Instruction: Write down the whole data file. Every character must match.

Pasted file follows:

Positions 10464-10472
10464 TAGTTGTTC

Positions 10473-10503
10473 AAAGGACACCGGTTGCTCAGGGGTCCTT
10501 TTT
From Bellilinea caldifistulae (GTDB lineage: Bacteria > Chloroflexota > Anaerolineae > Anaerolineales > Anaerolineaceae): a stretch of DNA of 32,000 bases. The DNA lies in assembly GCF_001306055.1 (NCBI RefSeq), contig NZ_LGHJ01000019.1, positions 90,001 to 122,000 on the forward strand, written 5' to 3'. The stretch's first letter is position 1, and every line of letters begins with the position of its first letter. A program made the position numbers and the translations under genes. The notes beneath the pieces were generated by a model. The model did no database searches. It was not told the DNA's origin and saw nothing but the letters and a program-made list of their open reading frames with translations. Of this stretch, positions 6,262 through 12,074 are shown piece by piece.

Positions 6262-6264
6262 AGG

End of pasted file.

Positions 10464-10472
10464 TAGTTGTTC

Positions 10473-10503
10473 AAAGGACACCGGTTGCTCAGGGGTCCTT
10501 TTT
From Bellilinea caldifistulae (GTDB lineage: Bacteria > Chloroflexota > Anaerolineae > Anaerolineales > Anaerolineaceae): a stretch of DNA of 32,000 bases. The DNA lies in assembly GCF_001306055.1 (NCBI RefSeq), contig NZ_LGHJ01000019.1, positions 90,001 to 122,000 on the forward strand, written 5' to 3'. The stretch's first letter is position 1, and every line of letters begins with the position of its first letter. A program made the position numbers and the translations under genes. The notes beneath the pieces were generated by a model. The model did no database searches. It was not told the DNA's origin and saw nothing but the letters and a program-made list of their open reading frames with translations. Of this stretch, positions 6,262 through 12,074 are shown piece by piece.

Positions 6262-6264
6262 AGG